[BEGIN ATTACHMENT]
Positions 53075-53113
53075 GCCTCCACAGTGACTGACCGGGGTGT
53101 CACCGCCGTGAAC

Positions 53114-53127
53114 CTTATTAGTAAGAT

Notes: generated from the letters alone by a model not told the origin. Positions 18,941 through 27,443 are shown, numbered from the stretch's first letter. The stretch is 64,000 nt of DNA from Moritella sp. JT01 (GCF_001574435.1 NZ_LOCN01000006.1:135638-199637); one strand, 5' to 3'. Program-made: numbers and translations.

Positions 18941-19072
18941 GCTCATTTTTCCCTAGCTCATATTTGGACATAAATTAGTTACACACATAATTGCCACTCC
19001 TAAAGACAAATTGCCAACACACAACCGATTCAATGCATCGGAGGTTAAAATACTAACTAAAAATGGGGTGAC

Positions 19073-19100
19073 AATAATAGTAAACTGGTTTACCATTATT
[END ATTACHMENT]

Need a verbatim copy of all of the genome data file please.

Positions 53075-53113
53075 GCCTCCACAGTGACTGACCGGGGTGT
53101 CACCGCCGTGAAC

Positions 53114-53127
53114 CTTATTAGTAAGAT

Notes: generated from the letters alone by a model not told the origin. Positions 18,941 through 27,443 are shown, numbered from the stretch's first letter. The stretch is 64,000 nt of DNA from Moritella sp. JT01 (GCF_001574435.1 NZ_LOCN01000006.1:135638-199637); one strand, 5' to 3'. Program-made: numbers and translations.

Positions 18941-19072
18941 GCTCATTTTTCCCTAGCTCATATTTGGACATAAATTAGTTACACACATAATTGCCACTCC
19001 TAAAGACAAATTGCCAACACACAACCGATTCAATGCATCGGAGGTTAAAATACTAACTAAAAATGGGGTGAC

Positions 19073-19100
19073 AATAATAGTAAACTGGTTTACCATTATT